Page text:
Friday, December 22, 2006
iShares IWC and IWB ETFs: Tracking the Smallest and Largest Caps
Small capitalization stocks, such as those included in the Russell 2000 Index, have received increasing attention from investors. The iShares IWM ETF, which tracks the Russell 2000 Index, has gone from an average daily volume of a little over 12.6 million shares in 2004 to almost 46.9 million shares during 2006.
Interestingly, however, the corresponding smallest of the small cap funds, the iShares IWC ETF, which tracks the Russell Microcap Index, has averaged only about 76,500 shares per day since its inception in August of 2005. This index captures the smallest 1000 of the Russell 2000 stocks, plus the next smallest 1000 companies. As noted in an earlier article, IWC is a passive index that represents the price behavior of these smallest cap stocks, unlike the PZI ETF, which actively rebalances its microcap holdings. This makes IWC a superior vehicle for studying the market performance of microcaps.
So how does the price behavior of the microcaps differ from that of the largest cap stocks. For the chart above, I chose the corresponding iShares Russell 1000 Index ETF, IWB, for comparison. That index, as its name implies, captures the performance of the 1000 largest companies by market capitalization. This provides a nice basis for comparison since there is no overlap between the stocks in the IWB and IWC products.
Notice that the microcaps (red) have swung more dramatically than the large caps (blue). Indeed, the average daily range of the IWC ETF since its August, 2005 inception has been about 1.2%, considerably larger than the .87% average daily range of IWB over that same period.
The two ETFs tracked one another pretty closely during most of 2005. During early 2006, however, we saw the microcaps dramatically outperform the large caps up to the May high. At that point, with the unwinding of the carry trade and weakness in emerging markets, the microcaps dropped precipitously. Since the July lows, the two ETFs have again tracked each other relatively closely. As a result, however, the large cap IWB has been making multi-year highs, whereas the microcap IWC has yet to exceed its May peak. In fact, though their paths have been different, the net performance of the large caps and microcaps since August, 2005 has been equivalent.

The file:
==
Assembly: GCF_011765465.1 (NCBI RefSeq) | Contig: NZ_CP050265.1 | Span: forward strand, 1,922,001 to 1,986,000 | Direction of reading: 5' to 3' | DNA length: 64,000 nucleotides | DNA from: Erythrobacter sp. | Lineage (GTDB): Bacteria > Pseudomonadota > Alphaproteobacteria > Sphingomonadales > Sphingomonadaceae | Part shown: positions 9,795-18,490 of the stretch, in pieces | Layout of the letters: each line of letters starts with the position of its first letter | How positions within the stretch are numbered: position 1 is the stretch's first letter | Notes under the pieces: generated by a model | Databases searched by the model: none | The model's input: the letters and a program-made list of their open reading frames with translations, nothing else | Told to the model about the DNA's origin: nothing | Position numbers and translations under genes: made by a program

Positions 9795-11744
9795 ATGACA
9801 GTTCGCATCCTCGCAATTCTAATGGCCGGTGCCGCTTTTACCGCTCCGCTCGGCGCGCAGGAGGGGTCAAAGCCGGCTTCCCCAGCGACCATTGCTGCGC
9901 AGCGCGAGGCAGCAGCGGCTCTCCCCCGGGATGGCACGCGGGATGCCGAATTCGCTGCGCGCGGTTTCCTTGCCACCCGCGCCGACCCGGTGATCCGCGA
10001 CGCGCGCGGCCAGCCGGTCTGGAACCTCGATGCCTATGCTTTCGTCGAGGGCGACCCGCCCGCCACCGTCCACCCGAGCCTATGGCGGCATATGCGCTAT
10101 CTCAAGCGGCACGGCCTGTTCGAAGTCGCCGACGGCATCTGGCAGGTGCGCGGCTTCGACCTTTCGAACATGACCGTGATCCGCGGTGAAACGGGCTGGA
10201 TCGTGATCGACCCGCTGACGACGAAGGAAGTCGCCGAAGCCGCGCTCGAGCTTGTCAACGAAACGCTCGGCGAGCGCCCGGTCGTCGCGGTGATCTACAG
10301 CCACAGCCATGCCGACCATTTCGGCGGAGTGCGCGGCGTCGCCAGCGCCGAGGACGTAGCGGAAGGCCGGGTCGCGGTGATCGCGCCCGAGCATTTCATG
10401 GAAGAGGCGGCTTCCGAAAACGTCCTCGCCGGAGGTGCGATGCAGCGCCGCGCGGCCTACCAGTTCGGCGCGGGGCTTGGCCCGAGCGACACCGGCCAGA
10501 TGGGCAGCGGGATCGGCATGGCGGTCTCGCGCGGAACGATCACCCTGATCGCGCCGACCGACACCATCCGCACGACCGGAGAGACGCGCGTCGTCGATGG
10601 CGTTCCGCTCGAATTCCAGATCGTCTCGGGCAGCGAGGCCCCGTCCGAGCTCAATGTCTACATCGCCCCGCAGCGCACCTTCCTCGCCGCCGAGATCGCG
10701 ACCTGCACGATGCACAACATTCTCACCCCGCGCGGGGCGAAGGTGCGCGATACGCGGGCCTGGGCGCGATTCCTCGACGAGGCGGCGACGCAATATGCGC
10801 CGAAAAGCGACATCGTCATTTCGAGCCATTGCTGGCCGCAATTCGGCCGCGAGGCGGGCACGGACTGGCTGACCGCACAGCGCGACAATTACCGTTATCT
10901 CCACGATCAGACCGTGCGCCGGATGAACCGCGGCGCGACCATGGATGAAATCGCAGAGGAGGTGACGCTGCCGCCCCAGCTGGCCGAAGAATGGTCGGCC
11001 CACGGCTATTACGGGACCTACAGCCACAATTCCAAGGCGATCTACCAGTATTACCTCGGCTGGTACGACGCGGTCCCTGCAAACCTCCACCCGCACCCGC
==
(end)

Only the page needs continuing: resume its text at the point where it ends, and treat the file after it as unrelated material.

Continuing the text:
In line with my earlier article on the EEM emerging markets ETF, we might view the relative performance of IWC and IWB as a kind of sentiment measure. When the microcaps are outperforming the large caps, there is positive speculative sentiment in the market, as we saw during the runup to May. Conversely, when investors are bailing out of the microcaps relative to large caps, as occurred this past summer, relative defensive sentiment prevails.
When IWC and IWB are down concurrently, we have a pretty good indication that traders are fleeing equities. Conversely, when we see a concurrent rise in IWC and IWB, we know that traders are more favorably inclined toward stocks. Since the introduction of IWC in August, 2005 (N = 332 trading days), that has been a contrary indicator for the microcaps.
Specifically, when both IWC and IWB have been up over a five-day period (N = 153), the next five days in IWC have averaged a loss of -.31% (67 up, 86 down). When both IWC and IWB have been down over a five-day period (N = 109), the next five days in IWC have averaged a gain of .72% (70 up, 39 down). That's quite a discrepancy, suggesting that the best time to buy the microcaps has been when traders have not been loving stocks.